A Fulham fan’s view of Dan Burn

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Wigan Athletic have announced the signing of 24 year old Dan Burn. The 6 ft 7 in central defender was out of contract with Fulham.

Gary Caldwell is clearly pleased to have signed Burn and the club’s web site reports him saying that “He fits our profile exactly, young, hungry and with experience at this level and the desire to progress with us. He is a powerful defender, but he likes to play as well and adds tremendous competition to the squad.”

Dan Burn was born in Blyth but came up through the youth ranks at Darlington, making his first team debut at the age of 17.  He went on to make 14 appearances for the north east club before moving to Fulham in the summer of 2011 for a fee of around £350,000.

In September 2012 Burn went on an initial short term loan to Yeovil, but the loan period was to be extended to the end of the season. He made 41 appearances for the League 1 side, scoring three goals. Burn was to be sent off on another loan in July 2013, this time to Championship club, Birmingham City. He made 28 appearances for the Blues, scoring one goal, before being recalled to Fulham in January 2014. He made his debut for the Londoners on January 4th 2014 in an FA Cup tie at Norwich.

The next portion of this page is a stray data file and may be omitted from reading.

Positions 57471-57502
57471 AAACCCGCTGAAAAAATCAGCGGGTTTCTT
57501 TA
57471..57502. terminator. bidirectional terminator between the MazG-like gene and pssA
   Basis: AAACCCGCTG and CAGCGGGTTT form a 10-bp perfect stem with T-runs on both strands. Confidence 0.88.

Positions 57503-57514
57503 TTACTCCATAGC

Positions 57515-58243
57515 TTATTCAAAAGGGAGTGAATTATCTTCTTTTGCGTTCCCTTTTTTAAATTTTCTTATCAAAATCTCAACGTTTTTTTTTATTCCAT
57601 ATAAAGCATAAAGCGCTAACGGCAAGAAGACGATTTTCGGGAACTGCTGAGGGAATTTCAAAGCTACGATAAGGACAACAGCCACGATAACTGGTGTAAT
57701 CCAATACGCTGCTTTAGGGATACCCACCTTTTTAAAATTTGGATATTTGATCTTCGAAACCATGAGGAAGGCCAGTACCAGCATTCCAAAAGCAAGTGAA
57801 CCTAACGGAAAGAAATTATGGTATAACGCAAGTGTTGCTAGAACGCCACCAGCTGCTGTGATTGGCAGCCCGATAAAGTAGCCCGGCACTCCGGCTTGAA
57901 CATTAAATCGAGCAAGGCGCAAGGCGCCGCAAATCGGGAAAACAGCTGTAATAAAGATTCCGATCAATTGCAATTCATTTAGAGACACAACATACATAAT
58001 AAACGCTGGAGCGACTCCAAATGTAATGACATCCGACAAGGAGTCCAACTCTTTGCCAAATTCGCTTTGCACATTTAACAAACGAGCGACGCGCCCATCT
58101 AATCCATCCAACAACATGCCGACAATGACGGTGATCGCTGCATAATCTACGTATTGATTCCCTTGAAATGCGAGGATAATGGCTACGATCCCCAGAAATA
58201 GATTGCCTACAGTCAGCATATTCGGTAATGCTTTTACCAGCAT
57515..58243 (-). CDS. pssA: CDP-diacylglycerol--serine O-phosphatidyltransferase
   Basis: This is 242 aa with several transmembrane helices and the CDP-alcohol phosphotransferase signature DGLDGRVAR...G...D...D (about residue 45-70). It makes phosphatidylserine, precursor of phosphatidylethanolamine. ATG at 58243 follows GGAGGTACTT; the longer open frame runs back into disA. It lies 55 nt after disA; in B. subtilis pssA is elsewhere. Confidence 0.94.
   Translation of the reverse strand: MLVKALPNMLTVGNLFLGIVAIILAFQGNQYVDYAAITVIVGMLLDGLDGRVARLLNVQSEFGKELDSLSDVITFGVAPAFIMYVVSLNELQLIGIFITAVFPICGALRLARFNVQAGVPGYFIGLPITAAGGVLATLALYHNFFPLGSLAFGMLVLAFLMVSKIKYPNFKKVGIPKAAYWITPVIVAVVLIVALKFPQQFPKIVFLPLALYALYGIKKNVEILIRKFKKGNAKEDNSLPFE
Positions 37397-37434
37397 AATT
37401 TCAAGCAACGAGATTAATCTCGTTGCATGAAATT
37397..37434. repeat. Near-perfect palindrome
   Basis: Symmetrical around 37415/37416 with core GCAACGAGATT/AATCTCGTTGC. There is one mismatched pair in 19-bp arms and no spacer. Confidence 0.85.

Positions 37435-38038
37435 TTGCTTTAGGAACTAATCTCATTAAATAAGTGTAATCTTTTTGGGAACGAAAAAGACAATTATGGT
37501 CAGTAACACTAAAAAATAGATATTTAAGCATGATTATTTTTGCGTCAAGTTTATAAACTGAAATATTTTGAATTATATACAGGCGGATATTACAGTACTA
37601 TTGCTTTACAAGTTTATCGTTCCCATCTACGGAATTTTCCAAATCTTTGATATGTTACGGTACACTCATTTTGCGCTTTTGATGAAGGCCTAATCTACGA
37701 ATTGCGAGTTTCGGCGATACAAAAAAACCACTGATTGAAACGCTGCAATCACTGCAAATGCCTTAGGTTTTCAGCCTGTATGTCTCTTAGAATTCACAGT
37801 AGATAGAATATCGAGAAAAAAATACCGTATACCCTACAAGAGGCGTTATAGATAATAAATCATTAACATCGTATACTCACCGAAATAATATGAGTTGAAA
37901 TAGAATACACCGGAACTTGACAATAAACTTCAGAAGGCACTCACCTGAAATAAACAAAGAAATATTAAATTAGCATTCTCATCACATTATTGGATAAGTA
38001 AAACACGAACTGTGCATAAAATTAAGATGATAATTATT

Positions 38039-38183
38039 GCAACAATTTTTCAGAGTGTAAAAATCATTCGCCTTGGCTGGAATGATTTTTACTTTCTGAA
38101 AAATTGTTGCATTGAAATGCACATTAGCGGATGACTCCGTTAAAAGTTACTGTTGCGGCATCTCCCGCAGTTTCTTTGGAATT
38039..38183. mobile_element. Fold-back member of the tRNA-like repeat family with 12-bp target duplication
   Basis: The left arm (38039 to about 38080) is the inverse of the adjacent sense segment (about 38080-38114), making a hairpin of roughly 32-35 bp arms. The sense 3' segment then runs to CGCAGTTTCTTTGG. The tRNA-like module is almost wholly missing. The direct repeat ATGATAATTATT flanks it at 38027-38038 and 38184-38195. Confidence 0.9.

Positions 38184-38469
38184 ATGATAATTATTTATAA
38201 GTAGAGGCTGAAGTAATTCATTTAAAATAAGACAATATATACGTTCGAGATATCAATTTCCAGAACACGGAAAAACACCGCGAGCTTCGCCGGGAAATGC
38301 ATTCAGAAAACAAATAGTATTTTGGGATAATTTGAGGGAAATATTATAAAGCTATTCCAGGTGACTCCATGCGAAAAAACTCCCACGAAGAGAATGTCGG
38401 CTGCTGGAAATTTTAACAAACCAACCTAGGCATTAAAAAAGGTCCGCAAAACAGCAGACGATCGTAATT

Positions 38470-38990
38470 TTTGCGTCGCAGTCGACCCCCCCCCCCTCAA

Burn went on to make a total of 69 appearances for Fulham scoring two goals.

In order to learn more about Burn we reached out to Fulham fans on The Independent Fulham Forum.

Alanos commented that Burn was:

Hugely promising early in his career, especially on loan to Yeovil and for a little while Birmingham. Very disappointing in the last few years playing for us, though the same inexplicable loss of form seemed to come over many of our defenders. Who knows, could be a great acquisition (or not).

Biff added that:

Progress seems to have stalled the last few seasons but several players seemed to have been affected as our form and progress fell away.

BS recognises Burn’s top performance against Manchester United:

Probably had his best game against Man Utd when we got a draw at Old Trafford, season we were relegated. Headed so many clearances Sky asked if he had a headache in the post-match interview. Think he might have got MoM for that.

Mike H adds that:

He held Man Utd at bay for 90 mins a few years ago. If the opposition keep floating cross into the box, he’ll clear them. Not so reliable against nippy forwards though.

JamesS notes:

Some harsh comments. Still think he could have a very good Championship future. Wholehearted and good man to have in your squad.

NoHost comments that:

For his size, he doesn’t command the in and around the box as much as you’d think, although he has had his good days. He is prone to making simple mistakes which develop into bigger ones when he tries to rectify. Seems to trip over his own legs sometimes. He talks a lot on the pitch, but I’m not sure what he says is actually helpful. He is determined and genuine and perhaps can be coached into a more solid performer.